3. Too many distractions – While being able to do your laundry in between work seems efficient, this actually counts as a distraction. Distractions are not always bad. In fact, taking a short break in between your tasks will help refresh you. However, as nice as they seem, if your pets need love and attention every other hour, your kids constantly talk to you, or the TV is too tempting to be turned on, they may also lower your productivity. Small and frequent interruptions will make it more difficult to concentrate, and you will eventually take longer to do tasks, or even worse, put off challenging work.
  4. Lack of supportive environment – While some people thrive working alone, some others thrive when they are surrounded by others. Working at home translates to physical isolation from other colleagues and that means no chit-chat at the coffee machine and no dropping by your colleague’s desk when you have a question.

All four reasons above do not make a great combination. But sadly, this is our reality today. We cannot change what happened and what is going to happen, but we can change how we want to keep our stress and anxiety levels in check.

Since last year, mental health, alongside DEI, became one of the most urgent things to tackle in the workplace as workers became emotionally exhausted from everything that has happened.

Managing Stress and Anxiety Levels

Just like you, I also struggle to find ways to maintain my mental health during this pandemic. But recently, I am determined to take better care of both my physical and mental well-being. Here are some things that I have been practicing and that you can also do:

  • Take a long walk in the morning, and even better if you do it right after you wake up. It helps clear your mind and get you ready for the day.
  • Have a long breakfast and lunch daily (I try to spare an hour for each of these). Take your time enjoying and digesting your food.
  • Talk to your manager, family, and friends about your feelings. If everything is too much, ask your manager for a few mental health days. It is okay not to be okay sometimes!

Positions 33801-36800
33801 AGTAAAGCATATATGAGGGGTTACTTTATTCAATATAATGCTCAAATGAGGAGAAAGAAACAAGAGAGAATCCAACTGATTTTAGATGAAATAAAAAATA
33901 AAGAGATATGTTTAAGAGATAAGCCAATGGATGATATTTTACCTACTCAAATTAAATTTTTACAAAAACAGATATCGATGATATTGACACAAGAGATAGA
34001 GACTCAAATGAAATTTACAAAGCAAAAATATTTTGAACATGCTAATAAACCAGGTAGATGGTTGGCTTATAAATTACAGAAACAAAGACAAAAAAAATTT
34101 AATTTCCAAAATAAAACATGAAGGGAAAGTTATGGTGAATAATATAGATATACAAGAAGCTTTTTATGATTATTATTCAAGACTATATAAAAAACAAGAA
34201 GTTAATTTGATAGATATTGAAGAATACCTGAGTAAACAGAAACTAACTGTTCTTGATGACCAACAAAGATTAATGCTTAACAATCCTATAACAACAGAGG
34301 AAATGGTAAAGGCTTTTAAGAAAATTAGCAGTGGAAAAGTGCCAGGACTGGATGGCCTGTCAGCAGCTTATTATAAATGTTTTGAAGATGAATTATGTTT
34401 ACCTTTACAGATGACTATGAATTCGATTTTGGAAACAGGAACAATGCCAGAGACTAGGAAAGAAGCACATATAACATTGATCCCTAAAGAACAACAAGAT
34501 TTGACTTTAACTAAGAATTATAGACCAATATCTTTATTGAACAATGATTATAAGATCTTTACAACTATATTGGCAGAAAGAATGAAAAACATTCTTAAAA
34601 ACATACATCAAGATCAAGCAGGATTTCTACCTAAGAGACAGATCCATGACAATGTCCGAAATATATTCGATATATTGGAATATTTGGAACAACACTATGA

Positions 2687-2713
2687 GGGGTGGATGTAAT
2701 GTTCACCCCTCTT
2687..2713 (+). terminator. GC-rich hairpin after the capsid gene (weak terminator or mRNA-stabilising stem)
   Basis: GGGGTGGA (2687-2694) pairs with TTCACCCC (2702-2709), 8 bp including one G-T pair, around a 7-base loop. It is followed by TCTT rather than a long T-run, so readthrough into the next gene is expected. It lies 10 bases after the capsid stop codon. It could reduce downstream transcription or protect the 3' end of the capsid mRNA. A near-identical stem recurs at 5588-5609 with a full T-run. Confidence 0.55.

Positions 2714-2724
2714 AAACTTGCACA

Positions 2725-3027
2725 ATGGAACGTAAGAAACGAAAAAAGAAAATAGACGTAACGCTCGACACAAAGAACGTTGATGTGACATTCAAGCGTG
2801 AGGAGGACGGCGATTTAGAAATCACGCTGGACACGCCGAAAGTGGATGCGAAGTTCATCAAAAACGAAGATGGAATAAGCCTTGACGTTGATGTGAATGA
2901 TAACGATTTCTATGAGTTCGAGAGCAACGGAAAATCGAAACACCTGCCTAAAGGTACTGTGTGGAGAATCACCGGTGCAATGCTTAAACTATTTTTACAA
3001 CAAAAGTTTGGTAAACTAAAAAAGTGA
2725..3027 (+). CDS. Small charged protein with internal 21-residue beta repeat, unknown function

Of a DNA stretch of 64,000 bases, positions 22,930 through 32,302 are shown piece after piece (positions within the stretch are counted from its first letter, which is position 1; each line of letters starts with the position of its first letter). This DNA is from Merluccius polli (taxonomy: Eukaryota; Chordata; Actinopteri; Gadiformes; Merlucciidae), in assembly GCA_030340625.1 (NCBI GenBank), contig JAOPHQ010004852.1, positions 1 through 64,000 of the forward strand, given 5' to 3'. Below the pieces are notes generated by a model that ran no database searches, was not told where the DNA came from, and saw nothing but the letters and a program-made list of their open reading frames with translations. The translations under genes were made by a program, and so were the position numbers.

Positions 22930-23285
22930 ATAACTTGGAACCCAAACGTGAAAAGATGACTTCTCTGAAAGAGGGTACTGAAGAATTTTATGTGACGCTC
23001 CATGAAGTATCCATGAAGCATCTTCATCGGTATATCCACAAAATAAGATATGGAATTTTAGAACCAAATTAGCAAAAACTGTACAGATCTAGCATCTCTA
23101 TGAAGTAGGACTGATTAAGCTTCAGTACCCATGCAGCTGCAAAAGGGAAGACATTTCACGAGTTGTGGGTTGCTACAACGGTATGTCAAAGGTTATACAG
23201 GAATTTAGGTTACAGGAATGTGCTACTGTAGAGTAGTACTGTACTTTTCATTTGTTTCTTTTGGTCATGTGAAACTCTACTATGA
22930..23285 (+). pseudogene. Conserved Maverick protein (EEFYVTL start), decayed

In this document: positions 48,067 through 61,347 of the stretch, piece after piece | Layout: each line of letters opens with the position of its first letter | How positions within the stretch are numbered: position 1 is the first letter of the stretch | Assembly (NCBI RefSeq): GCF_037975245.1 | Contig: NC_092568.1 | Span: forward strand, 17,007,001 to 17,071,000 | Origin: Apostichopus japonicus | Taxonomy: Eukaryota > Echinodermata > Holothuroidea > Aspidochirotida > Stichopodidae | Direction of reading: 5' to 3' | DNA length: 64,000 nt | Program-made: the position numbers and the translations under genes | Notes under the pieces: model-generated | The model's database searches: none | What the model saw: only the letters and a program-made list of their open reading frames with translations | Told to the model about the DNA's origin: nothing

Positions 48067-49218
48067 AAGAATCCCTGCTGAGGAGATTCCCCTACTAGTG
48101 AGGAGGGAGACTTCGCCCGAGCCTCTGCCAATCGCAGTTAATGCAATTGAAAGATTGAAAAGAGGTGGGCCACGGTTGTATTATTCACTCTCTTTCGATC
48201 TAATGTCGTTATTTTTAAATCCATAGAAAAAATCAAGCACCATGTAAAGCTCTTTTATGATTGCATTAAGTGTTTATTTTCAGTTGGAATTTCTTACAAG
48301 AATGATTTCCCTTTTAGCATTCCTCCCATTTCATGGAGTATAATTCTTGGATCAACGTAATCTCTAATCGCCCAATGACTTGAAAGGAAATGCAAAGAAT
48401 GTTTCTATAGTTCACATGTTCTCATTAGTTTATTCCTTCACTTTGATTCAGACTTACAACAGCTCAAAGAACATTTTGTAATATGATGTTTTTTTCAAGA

• Set priorities in your daily tasks.
  • Take some short breaks throughout the day. You can do some yoga, walk your dog, jog—whatever it takes to physically separate you from your computer or laptop temporarily.
  • Find some hobbies. You can also use this opportunity to learn something new.
  • Go on a vacation. You do not have to go out of the country, and instead, you can just take some days off to relax with your loved ones or simply just do nothing.
  • Decide at what time you must stop working—and stick to it no matter what unless there is an emergency. If you still end up working over hours, talk to your manager and ask for compensation hours or days.
  • Do some breathing exercises and meditate.
  • Make sure you get a good night’s sleep every day.

Attention to mental health is a real need, and we all must talk more about it. Knowing how to manage our stress and anxiety levels at work and home is one step. But really taking action to tackle mental health challenges is one step further. Let’s be strong and start to care more about our physical and emotional well-being. Whoosah!

Check out our other tips on managing your mental health at work.

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Sabrina Wijaya

Sabrina has many years of experience in marketing communication and has worked on various projects revolving around content strategy, digital marketing consultancy, social media management, and SEO copywriting. She holds a master's degree in Digital Marketing from the University of Amsterdam. She brings her expertise to develop SHL's digital content and brand strategy globally. She is enthusiastic about people, content creation, and organizational culture.